Senator Panfilo Lacson wants the government to give compensation to the families and relatives of persons killed unintentionally in the campaign against illegal drugs.
Lacson stressed that innocent victims “deserve more than an apology from the President.”
“Those killed as what he (President) described as collateral damage in the drug war, especially those ‘in slippers’ must be given at the very least some compensation and justice, at the most,” the senator said.
He said the government should at least provide burial assistance to the families of victims and scholarship grants to their children if the victim is the breadwinner.
Lacson was reacting to the apology of President Rodrigo Duterte to victims killed in the crossfire.
He added that unless the government did something about the so-called vigilante killings, the notion that these were either state sanctioned or inspired will continue.
The President earlier admitted that some people, including children, have ended up being “collateral damage” in the anti-illegal drug campaign and that the killings were unintentional.
Lacson reiterated his call on the Philippine National Police (PNP) and the government to form a composite team of seasoned investigators and intelligence operatives to deal with at least 4,000 vigilante killings or what the police refers to as deaths under investigation (DUI’s) and go after the perpetrators.
The chairman of the Senate committee on public order and dangerous drugs said the rise in unexplained killings does not speak well of the peace and order efforts of the PNP.
“Concrete actions must be done against vigilante killings otherwise, they cannot expect to disabuse the thinking that most of those killings were either state inspired or at worst, state sanctioned or sponsored,” the senator said.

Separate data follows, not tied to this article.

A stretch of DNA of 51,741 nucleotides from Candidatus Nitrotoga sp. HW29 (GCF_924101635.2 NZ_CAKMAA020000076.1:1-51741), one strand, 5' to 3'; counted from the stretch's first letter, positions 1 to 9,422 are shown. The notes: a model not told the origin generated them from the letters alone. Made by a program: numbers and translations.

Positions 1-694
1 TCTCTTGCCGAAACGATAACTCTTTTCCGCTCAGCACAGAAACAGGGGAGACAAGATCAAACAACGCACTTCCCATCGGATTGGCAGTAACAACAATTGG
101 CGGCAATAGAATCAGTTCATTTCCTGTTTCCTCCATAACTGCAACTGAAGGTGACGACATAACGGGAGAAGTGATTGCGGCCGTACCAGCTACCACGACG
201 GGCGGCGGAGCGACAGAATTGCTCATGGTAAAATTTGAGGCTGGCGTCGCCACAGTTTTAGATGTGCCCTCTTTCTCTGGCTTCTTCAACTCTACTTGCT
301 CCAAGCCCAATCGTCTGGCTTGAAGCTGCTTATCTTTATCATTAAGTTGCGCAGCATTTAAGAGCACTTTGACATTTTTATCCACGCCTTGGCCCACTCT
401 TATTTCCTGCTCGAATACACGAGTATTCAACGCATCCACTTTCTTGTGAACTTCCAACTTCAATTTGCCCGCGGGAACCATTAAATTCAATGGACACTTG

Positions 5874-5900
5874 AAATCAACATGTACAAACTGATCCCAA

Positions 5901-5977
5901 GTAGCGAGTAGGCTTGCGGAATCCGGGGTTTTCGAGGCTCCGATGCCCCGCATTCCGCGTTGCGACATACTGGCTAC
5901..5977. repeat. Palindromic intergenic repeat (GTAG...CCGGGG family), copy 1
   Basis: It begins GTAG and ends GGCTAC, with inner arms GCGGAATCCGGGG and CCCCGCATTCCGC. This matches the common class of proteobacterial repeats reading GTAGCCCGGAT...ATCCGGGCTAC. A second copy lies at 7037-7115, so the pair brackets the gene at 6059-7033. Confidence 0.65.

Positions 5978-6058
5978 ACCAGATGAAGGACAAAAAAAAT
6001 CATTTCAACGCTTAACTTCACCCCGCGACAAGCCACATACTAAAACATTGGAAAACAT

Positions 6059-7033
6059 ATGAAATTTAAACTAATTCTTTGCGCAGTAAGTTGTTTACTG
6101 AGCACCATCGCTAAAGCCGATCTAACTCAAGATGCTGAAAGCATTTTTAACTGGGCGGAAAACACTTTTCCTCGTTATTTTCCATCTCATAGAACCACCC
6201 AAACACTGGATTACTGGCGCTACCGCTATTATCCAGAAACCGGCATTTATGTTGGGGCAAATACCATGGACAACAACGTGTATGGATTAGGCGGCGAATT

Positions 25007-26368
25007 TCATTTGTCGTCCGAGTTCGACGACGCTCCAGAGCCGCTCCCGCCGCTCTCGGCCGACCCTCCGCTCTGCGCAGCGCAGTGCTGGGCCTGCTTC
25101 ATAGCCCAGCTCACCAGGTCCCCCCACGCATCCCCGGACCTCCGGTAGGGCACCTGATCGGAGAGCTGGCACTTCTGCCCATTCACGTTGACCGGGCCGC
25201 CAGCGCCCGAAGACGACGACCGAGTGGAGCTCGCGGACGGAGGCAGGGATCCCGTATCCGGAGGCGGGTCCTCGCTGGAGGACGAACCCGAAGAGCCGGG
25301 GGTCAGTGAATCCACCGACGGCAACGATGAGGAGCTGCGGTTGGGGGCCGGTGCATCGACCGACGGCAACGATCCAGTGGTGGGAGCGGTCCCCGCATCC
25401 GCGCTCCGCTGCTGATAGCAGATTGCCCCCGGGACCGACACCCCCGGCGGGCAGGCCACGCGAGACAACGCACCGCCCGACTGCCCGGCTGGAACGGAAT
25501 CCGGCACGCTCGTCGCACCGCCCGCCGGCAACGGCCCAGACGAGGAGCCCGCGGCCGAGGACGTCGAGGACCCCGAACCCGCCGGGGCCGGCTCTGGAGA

The Volunteers Against Crime and Corruption (VACC) earlier made the same appeal.
Dante Jimenez, founding chairman of the VACC, pushed for the creation of a special task force that would handle the investigation and prosecution of cases involving the “collateral damage” in the government’s bloody war against drugs.
He also called on the Supreme Court to create special courts that will hear cases involving unintentional killings to ensure that justice will be served to the victims.
But Representatives Teddy Baguilat of Ifugao and Edgar Erice of Caloocan believe that no compensation will be enough for the innocent caught in the drug war.
“That’s absurd; a skewed sense of justice. If the innocent get killed in a police operation, justice is served by subjecting law enforcers to appropriate charges,” Baguilat said in a text message.
“If they’re victims of vigilante killings, then the perpetrators of these heinous crimes should be caught and brought to justice. No amount of compensation can justify collateral damage particularly killings of the innocent in a campaign against crime,” he added.
Erice argued that it would be hard to tell who are the collateral damage because killings have been so rampant.
“There is nothing worse than what is happening now. It would be very hard to determine who were really the collateral damage, especially those murders perpetrated by vigilantes,” Erice said.
Party-list Reps. Rodel Batocabe of Ako Bicol and Sherwin Tugna of Citizens’ Battle Against Corruption however said providing compensation is one step to justice.
“I propose the creation of a special commission to look into the collateral damage caused by the drug war which will initiate prosecution of those criminally responsible, including indemnifying victims,” Batocabe said.
“I believe that this [compensation]is a good proposal, under the premise that the main targets indeed engaged in a gunfight. Under the law, civil liability arises from a mistake in allegedly accidentally hitting innocent collateral victims on the war on drugs. There should be monetary compensation,” Tugna said.